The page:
Texas State Senator Wendy Davis, who stood for nearly 13 hours to filibuster a bill in the Texas State Senate that would place restrictions on reproductive and other crucial health-care services for women, explains in a Washington Post essay why she fought against the legislation and why she continues the fight.
By Wendy R. Davis
Texas state leaders have again taken up a partisan effort to impose severe restrictions on the ability of women in our state to receive reproductive and other crucial health-care services. Just a few weeks ago, I spent nearly 13 hours filibustering this bill. I stood up to filibuster the bill because Texas Republican leaders would rather pursue a partisan agenda than help Texas women. I stood to oppose the bill because it rolled back constitutional rights and would reduce the number of women’s health clinics from 42 to 5, thereby threatening the health and safety of thousands of Texas women.
I know how important this is because as a young woman, the only health care I received – preventative care, cancer screenings, checkups, etc. – came from a women’s health clinic close to where I live in Fort Worth. Indeed, more than 90 percent of the care provided by these centers has nothing at all to do with abortion. Quite the opposite, their services are absolutely critical to preventing unplanned pregnancies and to providing much-needed health-care screening.
“…more than 90% of the care provided by these centers has nothing at all to do with abortion.”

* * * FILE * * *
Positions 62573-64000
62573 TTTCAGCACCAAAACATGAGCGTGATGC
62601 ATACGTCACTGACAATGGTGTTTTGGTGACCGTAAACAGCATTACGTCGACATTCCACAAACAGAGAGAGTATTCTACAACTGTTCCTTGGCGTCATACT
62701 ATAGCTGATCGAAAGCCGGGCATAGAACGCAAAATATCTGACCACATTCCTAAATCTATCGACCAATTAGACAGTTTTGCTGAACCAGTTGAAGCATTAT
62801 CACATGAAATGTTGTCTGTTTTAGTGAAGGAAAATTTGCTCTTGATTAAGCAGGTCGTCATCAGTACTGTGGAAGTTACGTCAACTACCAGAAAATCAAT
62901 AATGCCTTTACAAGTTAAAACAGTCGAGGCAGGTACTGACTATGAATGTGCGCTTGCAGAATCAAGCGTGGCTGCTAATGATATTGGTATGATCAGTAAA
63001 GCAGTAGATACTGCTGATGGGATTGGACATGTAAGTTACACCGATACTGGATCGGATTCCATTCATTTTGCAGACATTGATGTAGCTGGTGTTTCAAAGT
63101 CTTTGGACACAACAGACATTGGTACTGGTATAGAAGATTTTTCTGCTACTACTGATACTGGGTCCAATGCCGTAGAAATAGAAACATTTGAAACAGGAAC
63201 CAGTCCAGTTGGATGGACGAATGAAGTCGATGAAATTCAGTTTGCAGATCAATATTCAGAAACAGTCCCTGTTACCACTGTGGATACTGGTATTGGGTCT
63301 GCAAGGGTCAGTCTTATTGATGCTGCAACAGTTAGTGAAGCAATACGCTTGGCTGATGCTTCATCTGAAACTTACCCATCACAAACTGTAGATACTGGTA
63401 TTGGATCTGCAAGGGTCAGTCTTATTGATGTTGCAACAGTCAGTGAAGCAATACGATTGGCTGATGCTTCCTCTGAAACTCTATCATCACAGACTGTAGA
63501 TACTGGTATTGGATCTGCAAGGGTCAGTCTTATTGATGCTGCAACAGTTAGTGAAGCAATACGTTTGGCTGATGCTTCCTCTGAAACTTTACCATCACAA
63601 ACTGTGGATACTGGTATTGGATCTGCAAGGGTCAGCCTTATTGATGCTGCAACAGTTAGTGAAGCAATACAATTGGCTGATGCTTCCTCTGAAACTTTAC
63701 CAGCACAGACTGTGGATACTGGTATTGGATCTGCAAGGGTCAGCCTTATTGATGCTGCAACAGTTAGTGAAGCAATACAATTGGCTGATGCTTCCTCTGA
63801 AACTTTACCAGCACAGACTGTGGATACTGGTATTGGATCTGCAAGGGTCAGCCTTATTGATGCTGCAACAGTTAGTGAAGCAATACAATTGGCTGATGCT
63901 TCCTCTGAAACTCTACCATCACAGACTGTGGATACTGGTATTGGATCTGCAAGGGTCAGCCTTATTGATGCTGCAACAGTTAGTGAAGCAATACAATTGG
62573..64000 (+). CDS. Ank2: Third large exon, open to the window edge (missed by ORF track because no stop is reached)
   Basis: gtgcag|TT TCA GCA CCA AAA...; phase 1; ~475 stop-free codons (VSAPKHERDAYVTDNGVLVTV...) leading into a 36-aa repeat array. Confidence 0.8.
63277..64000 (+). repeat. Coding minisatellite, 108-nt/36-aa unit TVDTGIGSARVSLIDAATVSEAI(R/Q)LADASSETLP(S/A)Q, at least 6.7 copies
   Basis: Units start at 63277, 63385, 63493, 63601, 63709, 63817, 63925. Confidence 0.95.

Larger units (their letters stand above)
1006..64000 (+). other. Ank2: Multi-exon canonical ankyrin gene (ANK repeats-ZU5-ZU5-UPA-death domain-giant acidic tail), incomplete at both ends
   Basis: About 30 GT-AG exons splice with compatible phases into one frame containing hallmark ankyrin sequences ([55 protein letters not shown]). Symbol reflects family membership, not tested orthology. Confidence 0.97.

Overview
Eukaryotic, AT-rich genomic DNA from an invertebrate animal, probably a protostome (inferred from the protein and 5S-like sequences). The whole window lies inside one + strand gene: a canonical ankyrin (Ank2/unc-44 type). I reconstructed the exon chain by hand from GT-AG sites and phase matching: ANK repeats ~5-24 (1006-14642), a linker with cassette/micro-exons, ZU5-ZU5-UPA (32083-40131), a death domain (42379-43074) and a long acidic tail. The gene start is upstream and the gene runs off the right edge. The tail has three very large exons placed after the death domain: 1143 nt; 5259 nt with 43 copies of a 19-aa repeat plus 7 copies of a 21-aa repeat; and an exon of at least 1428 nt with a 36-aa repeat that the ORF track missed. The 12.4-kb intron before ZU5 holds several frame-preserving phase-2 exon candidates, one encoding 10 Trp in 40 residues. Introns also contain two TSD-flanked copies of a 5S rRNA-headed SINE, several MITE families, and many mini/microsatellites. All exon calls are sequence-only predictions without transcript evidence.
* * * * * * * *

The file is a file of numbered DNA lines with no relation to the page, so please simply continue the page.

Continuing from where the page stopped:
So while the “people’s filibuster” will go down in history for putting a stop (if only temporarily) to a misguided bill, the filibuster was more than organized opposition or even endurance – it was an expression of mainstream Texans standing up against partisan power-mongers who no longer act in Texas’ best interest or even tell Texans the truth. These partisans have depicted their bill as an effort to improve the quality of care available to women in local clinics. However, the filibuster exposed their real intent – to close clinics all over the state of Texas and deny health-care services to thousands of Texas women. And now Gov. Rick Perry and Lt. Gov. David Dewhurst have rammed these new restrictions through the state legislature in a special session, without concern for health care or constitutionality.
This partisan effort builds on a concerted action by state leaders to roll back access to women’s and family health care. In 2011, their budget cuts threw approximately 150,000 women out of a health safety net that, as in my experience, served as their only source of regular, reliable care. Since then, state leaders have bypassed a nine-to-one federal match in funding for the women’s health-care program and saddled state taxpayers with approximately $30 million per year in unnecessary expense, as well as millions of additional dollars spent through Medicaid on unplanned births. Worse, a vendetta against Planned Parenthood by Gov. Perry and Lt. Gov. Dewhurst has gutted nearly half of the state’s women’s health-care delivery system. As a consequence, tens of thousands of Texas women may very well have no providers of care despite additional state funding.
There has been a great deal of attention given to the portion of the bill that would ban abortions after the 20th week of pregnancy, which was added by partisans primarily as a means for whipping up their political base. But this cynical and dishonest political tactic puts women’s lives at risk. Less than 1 percent of all abortions in Texas occur at the 20th week or later. In nearly all of these cases, a family in tragic circumstances has had to make the difficult and private decision to let go of a much-wanted pregnancy because of a major medical concern. What’s more, state leaders don’t mention that they opposed and defeated an amendment to allow an exception to the 20-week ban when a woman has been raped or is the victim of incest. This exception is no small matter. Each year, about 25,000 American women – 30 percent of them minors – become pregnant through rape or incest.